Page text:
A builder and artist

Author: Paul F. Thimm
Translator: Eliza ten Kate 

In Gdansk you'll find traces of a Mennonite family of builders and artists, the Van den Blocke family. The Hansaic city of Danzig (Gdansk) was one of the richest and most beautiful cities in Northern Europe.

Willem was the son of the sculptor François van den Blocke, from Mechelen, Belgium. Together with his brother Egidius, Willem moved to Danzig, which was looking for skilled craftsmen to translate the city's pride into buildings. His most reputable commission was the Upper Gate, which was the start of the 'Royal Route' through the inner city. He decorated it in stone, with coats of arms of Poland, Prussia and the city itself. In Oliva he built the tomb of the Kos family. In Königsberg another one of his tombs can be found.

 

Willem's son Abraham, architect and sculptor, cooperated in building the Artus Court and Neptune's fountain, and built the marble tomb for the marquis Bonifacio in the Church of the Holy Trinity. He also designed the Golden House of Mayor Speimann and the Golden Gate. Willem's other son Isaac painted pictures in St. Catherine’s Church and in the City Hall, and painted images on the altar and the pulpit in St. Mary's Church. Together with their other brother Jacob, a carpenter, they also worked on the triumphal arch for King Sigismund.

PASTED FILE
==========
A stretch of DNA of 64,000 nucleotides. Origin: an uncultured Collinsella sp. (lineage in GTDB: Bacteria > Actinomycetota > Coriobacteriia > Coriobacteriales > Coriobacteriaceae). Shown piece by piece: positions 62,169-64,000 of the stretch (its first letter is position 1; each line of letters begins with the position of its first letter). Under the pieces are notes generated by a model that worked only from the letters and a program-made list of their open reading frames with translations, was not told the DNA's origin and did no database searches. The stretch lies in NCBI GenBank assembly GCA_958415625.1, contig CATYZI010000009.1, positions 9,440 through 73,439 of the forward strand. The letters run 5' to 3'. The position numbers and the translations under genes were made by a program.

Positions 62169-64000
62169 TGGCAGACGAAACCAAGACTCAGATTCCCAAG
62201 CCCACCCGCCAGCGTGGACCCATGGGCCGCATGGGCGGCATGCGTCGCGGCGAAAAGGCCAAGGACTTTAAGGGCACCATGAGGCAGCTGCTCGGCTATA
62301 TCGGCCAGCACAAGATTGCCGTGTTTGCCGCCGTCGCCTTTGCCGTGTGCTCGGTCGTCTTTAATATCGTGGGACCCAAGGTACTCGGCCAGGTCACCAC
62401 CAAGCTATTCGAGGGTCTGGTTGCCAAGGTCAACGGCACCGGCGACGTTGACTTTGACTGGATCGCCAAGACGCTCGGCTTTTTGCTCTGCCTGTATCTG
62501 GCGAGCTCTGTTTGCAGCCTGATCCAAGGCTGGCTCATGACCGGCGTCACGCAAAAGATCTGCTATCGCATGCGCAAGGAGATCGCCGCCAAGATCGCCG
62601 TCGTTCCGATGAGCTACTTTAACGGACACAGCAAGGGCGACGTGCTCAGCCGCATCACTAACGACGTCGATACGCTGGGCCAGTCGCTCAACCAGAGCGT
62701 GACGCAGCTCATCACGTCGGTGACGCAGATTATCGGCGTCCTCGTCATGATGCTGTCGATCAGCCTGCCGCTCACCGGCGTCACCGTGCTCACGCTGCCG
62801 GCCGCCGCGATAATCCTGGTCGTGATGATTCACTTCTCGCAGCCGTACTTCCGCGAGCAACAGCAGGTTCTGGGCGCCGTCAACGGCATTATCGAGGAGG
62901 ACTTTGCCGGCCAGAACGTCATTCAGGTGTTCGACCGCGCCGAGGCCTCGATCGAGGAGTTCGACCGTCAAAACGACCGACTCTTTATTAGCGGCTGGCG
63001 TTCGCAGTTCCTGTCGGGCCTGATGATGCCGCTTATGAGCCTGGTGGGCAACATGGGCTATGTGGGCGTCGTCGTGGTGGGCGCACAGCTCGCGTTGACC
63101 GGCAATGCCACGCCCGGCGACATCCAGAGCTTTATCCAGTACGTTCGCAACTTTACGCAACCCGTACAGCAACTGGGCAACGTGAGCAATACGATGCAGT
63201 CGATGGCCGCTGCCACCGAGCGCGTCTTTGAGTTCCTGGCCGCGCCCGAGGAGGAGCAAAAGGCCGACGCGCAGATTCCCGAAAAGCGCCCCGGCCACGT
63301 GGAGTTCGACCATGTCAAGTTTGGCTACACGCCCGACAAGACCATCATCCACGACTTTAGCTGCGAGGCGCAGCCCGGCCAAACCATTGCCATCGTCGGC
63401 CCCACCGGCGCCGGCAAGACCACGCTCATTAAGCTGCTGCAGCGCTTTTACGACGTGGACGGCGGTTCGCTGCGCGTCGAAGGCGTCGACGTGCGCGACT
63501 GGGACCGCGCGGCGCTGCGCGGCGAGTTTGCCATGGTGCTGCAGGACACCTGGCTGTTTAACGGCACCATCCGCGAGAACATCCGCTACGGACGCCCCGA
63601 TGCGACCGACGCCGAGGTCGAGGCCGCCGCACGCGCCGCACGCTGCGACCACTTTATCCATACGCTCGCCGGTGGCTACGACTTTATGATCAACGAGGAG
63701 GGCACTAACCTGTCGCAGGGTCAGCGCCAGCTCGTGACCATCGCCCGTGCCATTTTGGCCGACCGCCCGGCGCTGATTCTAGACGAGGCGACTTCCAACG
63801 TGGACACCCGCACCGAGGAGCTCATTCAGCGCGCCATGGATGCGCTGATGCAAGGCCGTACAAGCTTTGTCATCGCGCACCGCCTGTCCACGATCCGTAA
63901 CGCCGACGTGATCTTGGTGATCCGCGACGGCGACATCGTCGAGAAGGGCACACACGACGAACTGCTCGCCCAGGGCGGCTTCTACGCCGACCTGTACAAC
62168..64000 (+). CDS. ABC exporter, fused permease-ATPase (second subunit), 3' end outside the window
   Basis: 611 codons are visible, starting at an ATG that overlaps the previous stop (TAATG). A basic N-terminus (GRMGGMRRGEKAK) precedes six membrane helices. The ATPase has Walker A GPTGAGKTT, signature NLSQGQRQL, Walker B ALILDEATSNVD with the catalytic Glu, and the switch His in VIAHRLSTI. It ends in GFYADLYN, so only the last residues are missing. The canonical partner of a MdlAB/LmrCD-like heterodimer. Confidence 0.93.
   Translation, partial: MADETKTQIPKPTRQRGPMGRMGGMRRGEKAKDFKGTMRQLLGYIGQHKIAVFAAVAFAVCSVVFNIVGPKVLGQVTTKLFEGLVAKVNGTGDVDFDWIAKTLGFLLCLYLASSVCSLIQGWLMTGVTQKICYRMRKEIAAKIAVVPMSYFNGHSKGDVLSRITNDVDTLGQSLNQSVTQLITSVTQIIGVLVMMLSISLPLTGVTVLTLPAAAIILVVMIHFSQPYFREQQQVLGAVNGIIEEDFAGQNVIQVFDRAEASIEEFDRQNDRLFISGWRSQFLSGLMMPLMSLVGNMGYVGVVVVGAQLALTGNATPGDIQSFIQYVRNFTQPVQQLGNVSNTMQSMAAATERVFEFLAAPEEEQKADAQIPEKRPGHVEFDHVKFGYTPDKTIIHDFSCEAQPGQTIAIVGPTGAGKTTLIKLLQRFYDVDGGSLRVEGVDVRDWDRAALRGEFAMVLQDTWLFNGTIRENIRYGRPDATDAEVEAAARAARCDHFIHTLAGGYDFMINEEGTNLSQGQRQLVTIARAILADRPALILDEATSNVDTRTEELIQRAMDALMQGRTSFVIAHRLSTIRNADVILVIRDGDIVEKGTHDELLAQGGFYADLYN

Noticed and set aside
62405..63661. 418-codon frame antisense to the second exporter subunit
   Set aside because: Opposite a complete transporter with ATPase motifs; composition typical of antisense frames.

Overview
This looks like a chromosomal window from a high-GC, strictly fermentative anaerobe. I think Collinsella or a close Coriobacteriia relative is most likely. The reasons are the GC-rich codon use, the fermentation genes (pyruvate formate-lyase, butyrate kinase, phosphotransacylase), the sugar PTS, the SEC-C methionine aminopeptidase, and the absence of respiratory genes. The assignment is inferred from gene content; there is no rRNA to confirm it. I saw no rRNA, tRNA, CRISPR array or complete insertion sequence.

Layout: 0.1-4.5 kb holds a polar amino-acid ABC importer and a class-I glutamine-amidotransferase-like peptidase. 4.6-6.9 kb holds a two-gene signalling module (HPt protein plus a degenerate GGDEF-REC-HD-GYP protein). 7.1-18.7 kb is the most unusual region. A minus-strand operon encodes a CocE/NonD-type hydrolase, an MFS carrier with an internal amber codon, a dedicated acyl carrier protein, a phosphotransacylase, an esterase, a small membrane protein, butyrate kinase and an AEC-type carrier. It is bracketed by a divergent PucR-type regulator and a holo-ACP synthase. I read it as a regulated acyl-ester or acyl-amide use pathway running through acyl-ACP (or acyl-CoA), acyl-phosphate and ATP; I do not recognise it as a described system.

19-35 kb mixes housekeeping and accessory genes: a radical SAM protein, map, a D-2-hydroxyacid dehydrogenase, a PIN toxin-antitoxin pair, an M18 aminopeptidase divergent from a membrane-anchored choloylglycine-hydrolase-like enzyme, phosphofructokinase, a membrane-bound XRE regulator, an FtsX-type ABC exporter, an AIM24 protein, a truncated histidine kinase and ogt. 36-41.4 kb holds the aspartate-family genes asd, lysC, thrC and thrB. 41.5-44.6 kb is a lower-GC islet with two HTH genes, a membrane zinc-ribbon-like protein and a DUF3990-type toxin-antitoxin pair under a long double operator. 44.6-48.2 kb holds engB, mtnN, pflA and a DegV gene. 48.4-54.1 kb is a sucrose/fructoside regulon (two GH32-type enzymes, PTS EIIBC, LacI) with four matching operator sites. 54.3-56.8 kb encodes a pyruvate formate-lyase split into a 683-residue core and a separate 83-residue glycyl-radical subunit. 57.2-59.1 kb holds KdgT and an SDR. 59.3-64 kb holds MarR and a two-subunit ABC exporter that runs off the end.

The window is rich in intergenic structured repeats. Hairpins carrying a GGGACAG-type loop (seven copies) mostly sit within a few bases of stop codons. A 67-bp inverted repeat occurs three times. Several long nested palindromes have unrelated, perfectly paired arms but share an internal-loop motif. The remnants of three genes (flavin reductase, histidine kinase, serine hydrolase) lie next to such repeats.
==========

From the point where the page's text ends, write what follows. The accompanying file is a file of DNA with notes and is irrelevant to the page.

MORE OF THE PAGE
Newcomers to Danzig, like Egidius' and Willem's sons Abraham, Jacob and David, gained citizenship by taking the citizen's oath. This might very well be the reason they became Luterhans, since Mennonites are forbidden from taking oaths.

 

Presumably Willem and his son Isaac remained Mennonites. A sign of this is that Willem named his three sons after the patriarchs. His 'Vermeulen-Bible' also points to this, because from a textual perspective it matches the Mennonite 'Biestkens-Bible'. The Danzig merchant Krijn Vermeulen had these Bibles printed for his Dutch speaking fellow-believers. On Willem's copy his name and the date 1607 are printed.

 

Isaac requested to be able to practice his trade without having to take an oath. His Anabaptism can also be found in his painted ceiling in the City Hall. God isn't portrayed in it, but merely indicated by an arm coming from heaven and the Tetragrammaton.

 

Sources:

Horst Penner, ‘Niederländische Täufer formen als Baumeister, Bildhauer und Maler mit an Danzigs unverwechselbarem Gesicht‘, in: Mennonitische Geschichtsblätter (MGB), 26. Jg. 1969, S.12-26.

Horst Penner, ‘Kunst und Religion bei Wilhelm und Isaac von dem Block‘, in: MGB 27.Jg. 1970, S. 48-50.

Rainer Kolbe, ‘Wie mennonitisch war die Danziger Künstlerfamilie von Block?‘, in: MGB 66. Jg. 2009, S.71-84.

Rainer Kolbe, ‘Die Vermeulen-Bibel des Wilhelm von den Blocke von 1607‘, in: MGB 67. Jg. 2010, S.69-75. Nachtrag zu dem Artikel “Wie mennonitisch war die Danziger Künstlerfamilie von Block?“, in: MGB 66 (2009).